According to ancient Icelandic legend, every year at noon on the date, the tip of the shadow of Mount Scartaris points to the secret entrance of “Centre Earth”, in which dwell giant humanlike creatures and prehistoric monsters.
Salavi, the Spruce Tree Rain God, is honored annually on this day by a Native American corn-ripening ceremony. This day is also sacred to the Corn Mothers and the Kachinis.

June 27
A centuries old Native American Sun Dance ritual is performed annually on this date by many Plains Indian tribes in honor of the Summer Sun. As part of the ceremony, a sacred crow totem is decorated
with black feathers.
On this date in the year 1956, prolific Wiccan author Scott Cunningham was born in Royal Oak, Michigan.

June 28
Every year on this day, the birth of Hemera (the ancient Greek goddess of day) is celebrated. Festivals in her honor begin at sunrise and last until the setting of the sun.
On this day in the year 1916, Reformed Alexandrian Witch and author Stewart Farrar was born in Highams Park, Essex, England.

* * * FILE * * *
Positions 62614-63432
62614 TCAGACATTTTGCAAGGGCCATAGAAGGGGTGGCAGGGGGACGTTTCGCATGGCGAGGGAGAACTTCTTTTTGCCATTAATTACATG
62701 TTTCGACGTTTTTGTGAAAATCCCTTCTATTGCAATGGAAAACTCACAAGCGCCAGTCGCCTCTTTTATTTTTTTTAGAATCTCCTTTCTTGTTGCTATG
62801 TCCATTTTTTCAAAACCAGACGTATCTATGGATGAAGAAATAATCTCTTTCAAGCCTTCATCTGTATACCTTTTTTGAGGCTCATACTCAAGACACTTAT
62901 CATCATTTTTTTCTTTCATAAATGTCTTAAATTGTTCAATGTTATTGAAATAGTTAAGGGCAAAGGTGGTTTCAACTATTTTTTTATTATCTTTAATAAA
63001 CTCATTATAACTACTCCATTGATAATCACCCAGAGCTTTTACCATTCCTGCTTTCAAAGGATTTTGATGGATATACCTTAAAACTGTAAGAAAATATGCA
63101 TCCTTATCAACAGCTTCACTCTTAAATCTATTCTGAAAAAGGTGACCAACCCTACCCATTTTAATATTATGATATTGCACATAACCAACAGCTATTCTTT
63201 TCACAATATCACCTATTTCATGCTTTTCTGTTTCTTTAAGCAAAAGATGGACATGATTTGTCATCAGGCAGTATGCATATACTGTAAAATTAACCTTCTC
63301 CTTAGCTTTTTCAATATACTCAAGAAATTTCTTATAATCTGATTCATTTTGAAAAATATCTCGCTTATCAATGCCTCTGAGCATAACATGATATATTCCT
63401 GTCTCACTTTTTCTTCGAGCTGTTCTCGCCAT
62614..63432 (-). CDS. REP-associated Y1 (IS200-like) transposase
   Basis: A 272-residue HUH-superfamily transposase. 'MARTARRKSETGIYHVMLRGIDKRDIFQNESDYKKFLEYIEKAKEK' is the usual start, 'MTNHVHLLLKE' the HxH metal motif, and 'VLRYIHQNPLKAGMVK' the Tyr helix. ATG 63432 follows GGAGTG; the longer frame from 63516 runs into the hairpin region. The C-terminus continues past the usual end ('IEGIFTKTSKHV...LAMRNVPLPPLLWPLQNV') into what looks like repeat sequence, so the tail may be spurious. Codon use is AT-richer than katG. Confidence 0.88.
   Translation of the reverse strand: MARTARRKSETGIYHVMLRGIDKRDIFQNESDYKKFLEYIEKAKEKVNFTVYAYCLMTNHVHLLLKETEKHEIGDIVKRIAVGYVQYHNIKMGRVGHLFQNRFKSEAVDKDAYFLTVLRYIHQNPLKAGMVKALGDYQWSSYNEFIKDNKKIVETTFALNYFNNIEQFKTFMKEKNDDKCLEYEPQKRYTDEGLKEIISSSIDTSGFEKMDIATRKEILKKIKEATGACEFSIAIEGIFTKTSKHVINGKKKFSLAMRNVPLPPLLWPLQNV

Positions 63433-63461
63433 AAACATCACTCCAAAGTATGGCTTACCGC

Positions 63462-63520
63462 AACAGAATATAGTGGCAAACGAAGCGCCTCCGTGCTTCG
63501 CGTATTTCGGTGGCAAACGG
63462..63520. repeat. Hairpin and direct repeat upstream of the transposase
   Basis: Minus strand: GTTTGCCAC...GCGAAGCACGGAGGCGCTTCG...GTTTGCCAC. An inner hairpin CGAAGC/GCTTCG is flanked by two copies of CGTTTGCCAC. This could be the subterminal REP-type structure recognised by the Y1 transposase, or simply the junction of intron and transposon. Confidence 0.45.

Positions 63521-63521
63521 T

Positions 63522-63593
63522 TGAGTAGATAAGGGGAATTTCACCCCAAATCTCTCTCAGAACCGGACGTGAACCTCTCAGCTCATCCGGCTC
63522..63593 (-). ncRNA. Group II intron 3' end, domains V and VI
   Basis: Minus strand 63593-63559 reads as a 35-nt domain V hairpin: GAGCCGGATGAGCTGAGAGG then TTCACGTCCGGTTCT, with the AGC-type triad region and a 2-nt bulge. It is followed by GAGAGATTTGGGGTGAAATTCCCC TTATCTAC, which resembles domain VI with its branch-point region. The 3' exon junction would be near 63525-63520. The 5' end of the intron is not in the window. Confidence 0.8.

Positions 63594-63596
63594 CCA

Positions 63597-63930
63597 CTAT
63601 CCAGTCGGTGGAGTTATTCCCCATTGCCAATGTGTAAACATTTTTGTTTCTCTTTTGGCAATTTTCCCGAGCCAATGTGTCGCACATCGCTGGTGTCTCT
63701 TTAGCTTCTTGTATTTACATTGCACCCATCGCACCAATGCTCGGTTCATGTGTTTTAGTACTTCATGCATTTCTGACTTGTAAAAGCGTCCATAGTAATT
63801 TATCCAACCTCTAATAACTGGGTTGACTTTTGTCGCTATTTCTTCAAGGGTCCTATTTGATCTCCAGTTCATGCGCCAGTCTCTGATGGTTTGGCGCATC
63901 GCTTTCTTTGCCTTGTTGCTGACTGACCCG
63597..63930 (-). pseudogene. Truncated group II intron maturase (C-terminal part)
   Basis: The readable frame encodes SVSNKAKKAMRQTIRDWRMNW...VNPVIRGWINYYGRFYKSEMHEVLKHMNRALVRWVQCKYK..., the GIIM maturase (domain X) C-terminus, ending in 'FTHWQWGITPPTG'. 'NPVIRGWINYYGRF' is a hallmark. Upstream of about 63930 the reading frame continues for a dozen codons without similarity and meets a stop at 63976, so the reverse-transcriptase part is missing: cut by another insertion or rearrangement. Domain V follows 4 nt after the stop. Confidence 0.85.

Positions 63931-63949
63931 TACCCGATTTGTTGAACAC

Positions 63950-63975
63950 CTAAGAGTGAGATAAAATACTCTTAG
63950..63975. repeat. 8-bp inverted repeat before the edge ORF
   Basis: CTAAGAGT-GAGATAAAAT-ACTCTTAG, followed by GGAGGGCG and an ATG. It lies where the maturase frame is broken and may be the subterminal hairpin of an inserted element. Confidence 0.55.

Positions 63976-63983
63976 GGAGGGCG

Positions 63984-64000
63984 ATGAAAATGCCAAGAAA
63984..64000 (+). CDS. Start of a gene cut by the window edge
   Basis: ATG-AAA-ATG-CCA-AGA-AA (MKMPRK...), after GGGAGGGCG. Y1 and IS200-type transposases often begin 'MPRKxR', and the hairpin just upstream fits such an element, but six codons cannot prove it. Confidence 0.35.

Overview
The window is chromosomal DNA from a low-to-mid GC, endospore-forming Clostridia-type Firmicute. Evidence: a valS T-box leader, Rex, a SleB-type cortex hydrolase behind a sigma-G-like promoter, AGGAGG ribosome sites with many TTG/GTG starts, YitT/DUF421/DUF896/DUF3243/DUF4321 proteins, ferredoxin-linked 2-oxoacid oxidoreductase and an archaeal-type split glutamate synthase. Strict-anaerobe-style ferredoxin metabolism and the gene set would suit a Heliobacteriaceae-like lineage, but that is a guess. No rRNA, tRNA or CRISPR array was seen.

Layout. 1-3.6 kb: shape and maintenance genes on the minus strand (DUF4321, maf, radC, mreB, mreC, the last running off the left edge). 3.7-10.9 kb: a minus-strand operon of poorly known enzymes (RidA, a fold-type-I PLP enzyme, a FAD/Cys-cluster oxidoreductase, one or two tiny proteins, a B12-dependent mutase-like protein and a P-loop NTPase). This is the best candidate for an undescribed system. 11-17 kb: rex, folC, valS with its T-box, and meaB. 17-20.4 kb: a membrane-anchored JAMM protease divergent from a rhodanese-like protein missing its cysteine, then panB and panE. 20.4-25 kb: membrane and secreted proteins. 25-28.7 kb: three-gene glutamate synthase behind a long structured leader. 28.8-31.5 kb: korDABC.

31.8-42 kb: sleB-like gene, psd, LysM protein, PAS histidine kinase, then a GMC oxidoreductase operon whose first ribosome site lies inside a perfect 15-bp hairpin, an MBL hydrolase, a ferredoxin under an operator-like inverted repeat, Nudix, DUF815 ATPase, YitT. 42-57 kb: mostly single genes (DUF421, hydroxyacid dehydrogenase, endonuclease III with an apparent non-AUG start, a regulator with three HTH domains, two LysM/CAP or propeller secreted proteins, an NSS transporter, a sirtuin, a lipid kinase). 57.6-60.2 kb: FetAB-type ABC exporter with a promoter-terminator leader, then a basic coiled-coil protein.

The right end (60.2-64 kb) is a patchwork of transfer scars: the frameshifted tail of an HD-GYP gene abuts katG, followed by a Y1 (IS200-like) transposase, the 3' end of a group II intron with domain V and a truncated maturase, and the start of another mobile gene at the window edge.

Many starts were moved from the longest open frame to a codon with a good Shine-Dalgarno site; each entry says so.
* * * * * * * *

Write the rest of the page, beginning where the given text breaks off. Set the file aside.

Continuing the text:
June 29
On this date in Appleton, England, the boughs of a large and very old hawthorn tree are decorated with flowers, flags, and ribbons as part of a centuries-old Pagan tree-worship ritual known as Bawming the Thorn.
This is a sacred day to Papa Legba, a powerful loa in the Voodoo religion. Originally a Dahomean sun god, Papa Legba is worshipped as the spirit-master of pathways and crossroads, and is the most important deity of the Vodoun pantheon.

June 30
Day of Aestas. The ancient Roman corn-goddess of Summer is honored each year on this sacred day. Corn bread is traditionally served at Wiccan gatherings.
This day is sacred to the Pagan and Native American goddesses Ceres, Changing Woman, Chicomecoatl, the Corn Mothers, Demeter, Gaia, Ge, Hestia, Iatiku, Oraea, Pachamama, Spider Woman, and Tonantzin.